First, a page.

Health Concerns of Lead

In 1991, the Secretary of the Department of Health and Human Services called lead the “number one environmental threat to the health of children in the United States.” Over the past few decades, the public has become more aware of the dangers of lead and many cities and homeowners have taken appropriate steps to remove lead and lead-based products.  Though these measures have reduced the threat somewhat, lead poisoning is still a serious concern that can cause severe health problems.

Lead was widely used in many building materials before it was discovered how dangerous it was.  It was used in paint, gasoline, water pipes, and many other products.  Though it is no longer used in most of these products, there are still plenty of old buildings that used lead-based products in their construction.  Lead is also still used in soldering and making stain glass, and those who frequently participate in these activities should take precautions to limit their exposure.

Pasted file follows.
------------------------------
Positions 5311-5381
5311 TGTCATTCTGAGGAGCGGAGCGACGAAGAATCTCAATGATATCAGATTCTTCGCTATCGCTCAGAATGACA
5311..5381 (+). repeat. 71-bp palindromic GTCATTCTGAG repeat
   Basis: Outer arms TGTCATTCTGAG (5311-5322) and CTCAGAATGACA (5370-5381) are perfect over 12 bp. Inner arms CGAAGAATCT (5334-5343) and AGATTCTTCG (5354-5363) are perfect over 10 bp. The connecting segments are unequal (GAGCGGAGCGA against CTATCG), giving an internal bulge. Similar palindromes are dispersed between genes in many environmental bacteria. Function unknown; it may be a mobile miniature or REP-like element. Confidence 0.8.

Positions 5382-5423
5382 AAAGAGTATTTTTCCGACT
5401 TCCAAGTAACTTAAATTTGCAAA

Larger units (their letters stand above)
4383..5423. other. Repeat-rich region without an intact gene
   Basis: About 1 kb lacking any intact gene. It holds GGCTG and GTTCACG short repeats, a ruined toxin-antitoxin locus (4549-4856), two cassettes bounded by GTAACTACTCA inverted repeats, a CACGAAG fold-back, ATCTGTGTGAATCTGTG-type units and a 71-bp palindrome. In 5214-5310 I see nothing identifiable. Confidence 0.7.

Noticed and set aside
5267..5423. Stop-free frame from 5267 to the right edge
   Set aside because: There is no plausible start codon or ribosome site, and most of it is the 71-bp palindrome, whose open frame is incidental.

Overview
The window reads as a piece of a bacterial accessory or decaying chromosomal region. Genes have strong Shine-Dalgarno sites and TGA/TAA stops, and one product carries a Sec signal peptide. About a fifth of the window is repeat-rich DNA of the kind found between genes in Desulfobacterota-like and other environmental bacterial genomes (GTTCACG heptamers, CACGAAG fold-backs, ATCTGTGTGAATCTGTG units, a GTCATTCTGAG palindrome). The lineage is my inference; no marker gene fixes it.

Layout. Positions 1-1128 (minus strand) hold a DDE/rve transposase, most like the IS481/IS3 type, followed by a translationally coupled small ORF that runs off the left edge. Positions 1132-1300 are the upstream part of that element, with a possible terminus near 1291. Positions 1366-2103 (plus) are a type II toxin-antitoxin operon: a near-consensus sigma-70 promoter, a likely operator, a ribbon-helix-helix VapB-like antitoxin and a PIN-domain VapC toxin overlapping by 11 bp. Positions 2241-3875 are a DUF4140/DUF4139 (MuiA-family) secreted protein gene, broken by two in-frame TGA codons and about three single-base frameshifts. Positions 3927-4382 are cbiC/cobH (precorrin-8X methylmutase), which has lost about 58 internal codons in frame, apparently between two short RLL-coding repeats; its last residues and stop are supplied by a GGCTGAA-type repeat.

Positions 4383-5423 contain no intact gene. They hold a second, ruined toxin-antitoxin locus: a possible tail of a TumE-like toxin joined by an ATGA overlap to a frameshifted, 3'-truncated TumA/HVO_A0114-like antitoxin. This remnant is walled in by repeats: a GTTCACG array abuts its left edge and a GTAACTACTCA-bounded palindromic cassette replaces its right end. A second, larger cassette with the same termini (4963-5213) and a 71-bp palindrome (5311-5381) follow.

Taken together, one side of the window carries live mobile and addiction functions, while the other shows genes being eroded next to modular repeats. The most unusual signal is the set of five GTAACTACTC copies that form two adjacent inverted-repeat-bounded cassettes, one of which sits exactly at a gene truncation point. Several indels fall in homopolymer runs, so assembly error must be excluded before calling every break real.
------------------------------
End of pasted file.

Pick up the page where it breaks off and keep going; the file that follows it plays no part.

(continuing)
Lead affects almost all body systems.  At high levels (more than 80 micrograms per deciliter of blood), it can cause convulsions or comas and can even be fatal.  Non-lethal levels of lead can permanently damage the nervous system, kidney, and blood cells.  Even relatively low levels of lead can impair mental and physical development, particularly in children.

Children and unborn babies are particularly vulnerable to lead poisoning because the lead is more easily absorbed by their growing bodies.  Children are also more likely to be exposed to lead because they tend to put their hands in their mouths, ingesting dirt and other substances.  Lead exposure can delay a child’s mental and physical development, causing lower IQ levels, shortened attention spans, and behavioral problems.

One of the things that makes lead so dangerous is that it can enter a person’s system in many ways.  Humans can be exposed to lead through contaminated air, food and water, soil, and dust.  It can enter the body when a person breathes or swallows contaminated material.

If you have concerns about lead exposure in your home or workplace, you can call the National Lead Information Center Hotline at 1-800-424-LEAD (1-800-424-5323) for more information.

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